Prices immediately surged on the news. Brent was trading at $27.04 a barrel on 25 September, compared with $25.65 a week earlier and even lower levels in the interim. Expectations of an unchanged ceiling were a factor in depressing prices to four-month lows ahead of the meeting, which in turn helped persuade OPEC to cut. OPEC is well aware of the need to rein in output to cope with the return of Iraqi output at significant levels. However, prices remained in the region of or above $28 throughout the summer on instability in Iraq and low inventories, making a lower production ceiling politically unacceptable and in conflict with OPEC’s stated upper price target.
Prices have been falling since the end of the US summer driving season and its ramped-up refinery runs. US crude and product inventories showed a strong build-up in the week to 12 September, the last data available before the Vienna meeting. The International Energy Agency (IEA) may be wishing that US buyers had not chosen that particular week to raise imports to their highest level since records began – 10.8 million b/d. IEA chief Claude Mandil had been pushing for an easing of output restrictions.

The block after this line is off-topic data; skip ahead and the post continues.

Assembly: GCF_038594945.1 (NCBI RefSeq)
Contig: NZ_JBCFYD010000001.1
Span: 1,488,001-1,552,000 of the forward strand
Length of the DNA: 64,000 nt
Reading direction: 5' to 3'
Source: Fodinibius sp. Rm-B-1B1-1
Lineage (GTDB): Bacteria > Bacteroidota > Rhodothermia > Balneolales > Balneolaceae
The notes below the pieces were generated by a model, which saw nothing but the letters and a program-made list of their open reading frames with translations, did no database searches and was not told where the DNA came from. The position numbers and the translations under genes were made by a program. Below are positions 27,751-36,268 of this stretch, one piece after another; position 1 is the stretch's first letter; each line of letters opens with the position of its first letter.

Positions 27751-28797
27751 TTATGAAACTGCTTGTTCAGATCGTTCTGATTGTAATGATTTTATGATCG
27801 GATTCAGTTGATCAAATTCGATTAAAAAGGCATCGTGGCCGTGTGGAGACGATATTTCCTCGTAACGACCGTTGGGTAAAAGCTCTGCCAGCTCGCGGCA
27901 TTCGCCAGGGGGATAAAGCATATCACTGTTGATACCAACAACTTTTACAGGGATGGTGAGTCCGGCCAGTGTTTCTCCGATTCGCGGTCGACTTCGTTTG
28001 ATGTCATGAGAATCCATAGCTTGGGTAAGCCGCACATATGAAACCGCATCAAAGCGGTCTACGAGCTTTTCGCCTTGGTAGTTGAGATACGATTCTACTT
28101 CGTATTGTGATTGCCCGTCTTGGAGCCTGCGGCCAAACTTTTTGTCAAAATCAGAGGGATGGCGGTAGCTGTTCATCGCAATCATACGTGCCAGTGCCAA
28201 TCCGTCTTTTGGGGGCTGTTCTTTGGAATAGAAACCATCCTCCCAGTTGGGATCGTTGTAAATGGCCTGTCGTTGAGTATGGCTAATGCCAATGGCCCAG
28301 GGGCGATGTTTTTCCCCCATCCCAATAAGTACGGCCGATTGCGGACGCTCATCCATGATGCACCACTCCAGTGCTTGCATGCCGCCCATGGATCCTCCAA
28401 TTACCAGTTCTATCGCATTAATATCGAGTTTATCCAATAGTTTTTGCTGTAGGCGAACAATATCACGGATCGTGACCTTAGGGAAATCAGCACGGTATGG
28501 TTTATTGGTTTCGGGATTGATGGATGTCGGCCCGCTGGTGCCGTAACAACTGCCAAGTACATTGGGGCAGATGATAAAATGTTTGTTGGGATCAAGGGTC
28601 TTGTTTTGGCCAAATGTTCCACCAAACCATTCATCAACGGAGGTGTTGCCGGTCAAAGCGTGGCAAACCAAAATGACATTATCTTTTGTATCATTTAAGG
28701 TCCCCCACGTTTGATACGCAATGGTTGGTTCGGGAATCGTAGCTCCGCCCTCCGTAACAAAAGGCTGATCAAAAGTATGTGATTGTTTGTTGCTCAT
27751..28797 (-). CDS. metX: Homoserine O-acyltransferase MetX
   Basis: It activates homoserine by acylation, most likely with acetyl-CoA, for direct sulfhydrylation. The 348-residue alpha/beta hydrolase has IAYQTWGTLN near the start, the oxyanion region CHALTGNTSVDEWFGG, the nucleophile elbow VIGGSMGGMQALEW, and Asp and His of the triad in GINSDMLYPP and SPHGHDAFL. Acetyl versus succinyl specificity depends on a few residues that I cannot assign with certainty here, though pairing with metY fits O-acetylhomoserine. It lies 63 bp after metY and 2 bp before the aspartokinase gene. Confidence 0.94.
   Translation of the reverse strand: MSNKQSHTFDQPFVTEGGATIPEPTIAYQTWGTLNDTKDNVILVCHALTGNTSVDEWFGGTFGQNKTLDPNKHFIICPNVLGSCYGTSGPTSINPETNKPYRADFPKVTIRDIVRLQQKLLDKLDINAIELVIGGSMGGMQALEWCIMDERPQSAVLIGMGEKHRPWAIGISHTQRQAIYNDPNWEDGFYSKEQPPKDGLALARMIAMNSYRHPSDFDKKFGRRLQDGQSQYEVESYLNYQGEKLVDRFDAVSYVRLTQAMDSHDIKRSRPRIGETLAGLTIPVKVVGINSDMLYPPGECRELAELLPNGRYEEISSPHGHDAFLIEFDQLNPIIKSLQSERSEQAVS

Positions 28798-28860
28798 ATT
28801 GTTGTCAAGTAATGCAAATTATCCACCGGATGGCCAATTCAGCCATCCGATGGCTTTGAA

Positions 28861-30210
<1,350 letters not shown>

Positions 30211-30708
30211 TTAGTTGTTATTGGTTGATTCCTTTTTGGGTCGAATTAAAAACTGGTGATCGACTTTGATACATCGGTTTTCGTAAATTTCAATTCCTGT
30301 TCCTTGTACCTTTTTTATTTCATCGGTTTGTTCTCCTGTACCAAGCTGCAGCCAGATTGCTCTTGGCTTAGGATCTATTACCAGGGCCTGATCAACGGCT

Saudi Arabia and Kuwait are reported to have pushed through the 900,000-b/d cut. The build in inventories, likely to continue for much of the fourth quarter before winter sets in, is one factor. However, Iraq is the key. Given the one-month lag between the decision to cut and implementation, a move to accommodate rising Iraqi exports was needed to be taken sooner rather than later to prevent serious oversupply and a potential slump in price. Exports from the southern Mina al-Bakr terminal have topped 900,000 b/d in September and the northern export pipeline is scheduled to reopen in October.
Newly-appointed Iraqi Oil Minister Ibrahim Bahr al-Uloum was allowed to participate at the OPEC meeting as a full member, despite Venezuelan objections. He forecast that Iraqi exports would reach 1.5 million b/d by year-end and 1.8 million b/d by the end of March. ‘We have plans to double production to 3.5 million-4 million b/d by 2005 and move higher to 6 million b/d by the end of the decade,’ said Al-Uloum. His remarks no doubt sent a chill down fellow delegates’ spines. OPEC knows that more cutting is inevitable.